Source: Cologne Digital Sanskrit Dictionaries: Monier-Williams Sanskrit-English Dictionary

1) Bāndhava (बान्धव):—m. ([from] bandhu) a kinsman, relation ([especially] maternal r°), friend (ifc. f(ā). ), [Manu-smṛti; Mahābhārata] etc.

2) a brother, [Apte’s The Practical Sanskrit-English Dictionary]

Source: Cologne Digital Sanskrit Dictionaries: Yates Sanskrit-English Dictionary

Bāndhava (बान्धव):—(vaḥ) 1. m. A relation, a friend.

Source: DDSA: Paia-sadda-mahannavo; a comprehensive Prakrit Hindi dictionary (S)

Bāndhava (बान्धव) in the Sanskrit language is related to the Prakrit word: Baṃdhava.

[Sanskrit to German]

Bandhava in German

context information

Sanskrit, also spelled संस्कृतम् (saṃskṛtam), is an ancient language of India commonly seen as the grandmother of the Indo-European language family (even English!). Closely allied with Prakrit and Pali, Sanskrit is more exhaustive in both grammar and terms and has the most extensive collection of literature in the world, greatly surpassing its sister-languages Greek and Latin.

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Prakrit-English dictionary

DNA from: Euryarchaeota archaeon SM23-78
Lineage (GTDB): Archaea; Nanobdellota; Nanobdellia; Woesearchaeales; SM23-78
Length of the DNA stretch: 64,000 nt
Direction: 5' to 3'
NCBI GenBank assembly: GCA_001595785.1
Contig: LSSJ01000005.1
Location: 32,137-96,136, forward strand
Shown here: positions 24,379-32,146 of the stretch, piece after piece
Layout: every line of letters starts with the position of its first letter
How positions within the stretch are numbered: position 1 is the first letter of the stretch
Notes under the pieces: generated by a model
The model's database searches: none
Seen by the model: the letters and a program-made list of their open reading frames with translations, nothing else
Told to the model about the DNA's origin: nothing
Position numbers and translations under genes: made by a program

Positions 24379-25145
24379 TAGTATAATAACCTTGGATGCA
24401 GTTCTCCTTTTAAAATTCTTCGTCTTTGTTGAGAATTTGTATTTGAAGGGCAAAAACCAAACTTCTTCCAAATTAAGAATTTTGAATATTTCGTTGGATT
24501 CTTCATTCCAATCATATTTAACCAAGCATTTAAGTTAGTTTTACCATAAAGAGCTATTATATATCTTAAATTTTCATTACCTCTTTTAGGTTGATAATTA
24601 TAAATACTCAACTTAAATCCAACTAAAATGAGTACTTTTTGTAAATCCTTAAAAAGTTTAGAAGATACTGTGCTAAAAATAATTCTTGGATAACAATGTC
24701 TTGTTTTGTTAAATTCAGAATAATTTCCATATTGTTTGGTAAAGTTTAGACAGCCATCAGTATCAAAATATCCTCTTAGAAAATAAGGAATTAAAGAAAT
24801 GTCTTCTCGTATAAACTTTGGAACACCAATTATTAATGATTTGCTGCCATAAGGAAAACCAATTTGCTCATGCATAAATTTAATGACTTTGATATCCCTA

Source: DDSA: Paia-sadda-mahannavo; a comprehensive Prakrit Hindi dictionary

Baṃdhava (बंधव) in the Prakrit language is related to the Sanskrit word: Bāndhava.

context information

Prakrit is an ancient language closely associated with both Pali and Sanskrit. Jain literature is often composed in this language or sub-dialects, such as the Agamas and their commentaries which are written in Ardhamagadhi and Maharashtri Prakrit. The earliest extant texts can be dated to as early as the 4th century BCE although core portions might be older.

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Kannada-English dictionary

Source: Alar: Kannada-English corpus

Bāṃdhava (ಬಾಂಧವ):—

1) [noun] a man as related to another by blood or marriage.

2) [noun] a friend.

context information

Kannada is a Dravidian language (as opposed to the Indo-European language family) mainly spoken in the southwestern region of India.